Why Is Trump Declaring A National Emergency? He’s Making Good On His Threat
The White House announced Thursday that President Trump will declare a national emergency at the southern border. The president made the decision after Congress repeatedly refused his requests for $5 billion in funding to begin construction on a U.S.-Mexico border wall.
Update: Trump declared a national emergency to build the wall on Friday morning. "I’m going to be signing a national emergency," he said at a press conference in the Rose Garden. "And it's been signed many times before...there's rarely been a problem. They sign it, nobody cares."
Earlier: "President Trump will sign the government funding bill, and as he has stated before, he will also take other executive action — including a national emergency — to ensure we stop the national security and humanitarian crisis at the border," White House Press Secretary Sarah Huckabee Sanders said in a statement.
Experts say that there is no national crisis at the border, and in response to the White House's announcement, Speaker of the House Nancy Pelosi denied that there is a national emergency.
"It's important to note that when the president declares this emergency, first of all, it's not an emergency, what's happening at the border," Pelosi told reporters. She also confirmed that filing a legal challenge to any national emergency declaration "is an option."
It was Senate Majority Leader Mitch McConnell who first broke the news on Thursday, as Congress was debating a bill that would provide a fraction of the border wall funding Trump requested. From the Senate floor, McConnell announced Trump had informed him that he would both support the bill in question if it passed and "issue a national emergency declaration at the same time."
As it became clear that Congressional Democrats would not be approving $5 billion in border wall funding, Trump began floating the idea of declaring a national emergency. Proponents of the idea claimed that this step would give him the authority to circumvent Congress's spending authority and jump-start construction on a wall unilaterally.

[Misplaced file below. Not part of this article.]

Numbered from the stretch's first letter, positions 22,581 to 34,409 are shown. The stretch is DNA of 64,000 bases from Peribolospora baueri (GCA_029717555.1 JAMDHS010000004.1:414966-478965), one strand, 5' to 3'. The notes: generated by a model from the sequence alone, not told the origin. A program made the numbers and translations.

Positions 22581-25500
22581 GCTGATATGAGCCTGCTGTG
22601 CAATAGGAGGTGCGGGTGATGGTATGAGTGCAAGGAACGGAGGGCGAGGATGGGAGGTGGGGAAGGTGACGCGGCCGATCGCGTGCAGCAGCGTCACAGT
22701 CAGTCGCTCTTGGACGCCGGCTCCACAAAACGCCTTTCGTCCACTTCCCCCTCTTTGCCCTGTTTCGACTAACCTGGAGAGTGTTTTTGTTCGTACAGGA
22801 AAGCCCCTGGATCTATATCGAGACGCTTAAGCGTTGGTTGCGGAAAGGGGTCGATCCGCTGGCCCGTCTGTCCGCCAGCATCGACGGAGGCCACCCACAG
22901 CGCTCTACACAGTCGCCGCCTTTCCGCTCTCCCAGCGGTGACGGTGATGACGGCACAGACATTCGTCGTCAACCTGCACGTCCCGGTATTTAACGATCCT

Critics, including many Republicans, argued against the move on the grounds that it might not work, would likely get tied up in numerous court challenges, and would set a precedent for future Democratic president to use a national emergency declaration to enact unilateral changes to, say, climate change or gun control policy.
The funding bill Congress was debating on Thursday provides $1.375 billion in funding for physical barriers, but not concrete walls, on the border. Democrats are expected to support it, but until Thursday, it was unclear whether or not Trump would sign it, as he'd previously said he was "not happy" with the compromise legislation.
Now, the White House has confirmed that Trump will sign that bill if it passes. But it's unclear how the policies in that bill, namely the $1.375 billion in border fencing, will be affected by a national emergency declaration, if at all.
The White House hasn't said precisely what action Trump will take regarding the wall after issuing the emergency declaration. However, some have speculated that he may invoke Title 10, subsection § 2808 (a) of the U.S. Code, which says that during a national emergency, the "Secretary of Defense, without regard to any other provision of law, may undertake military construction projects, and may authorize Secretaries of the military departments to undertake military construction projects, that are necessary to support such use of the armed forces."
It's worth noting that neither the $5 billion Trump is requesting nor the $1.375 billion in the most recent funding bill would sufficient to construct a U.S.-Mexico border wall. In 2017, the Department of Homeland Security projected that building a wall would cost $21.6 billion. In January 2018, Trump himself requested $25 billion in wall funds, while McConnell has suggested that it will cost between $12 and $15 billion to build a wall.
In the weeks leading up to Thursday's announcement, some Senate Republicans suggested that they might oppose Trump using a national emergency declaration to clear up funding for a border wall. McConnell said Thursday that he supported the decision.
As many people on Twitter noted, the statement that Sanders released on Thursday, in which she confirmed that Trump will declare a national emergency, appeared to have been composed using the iPhone's Notes app.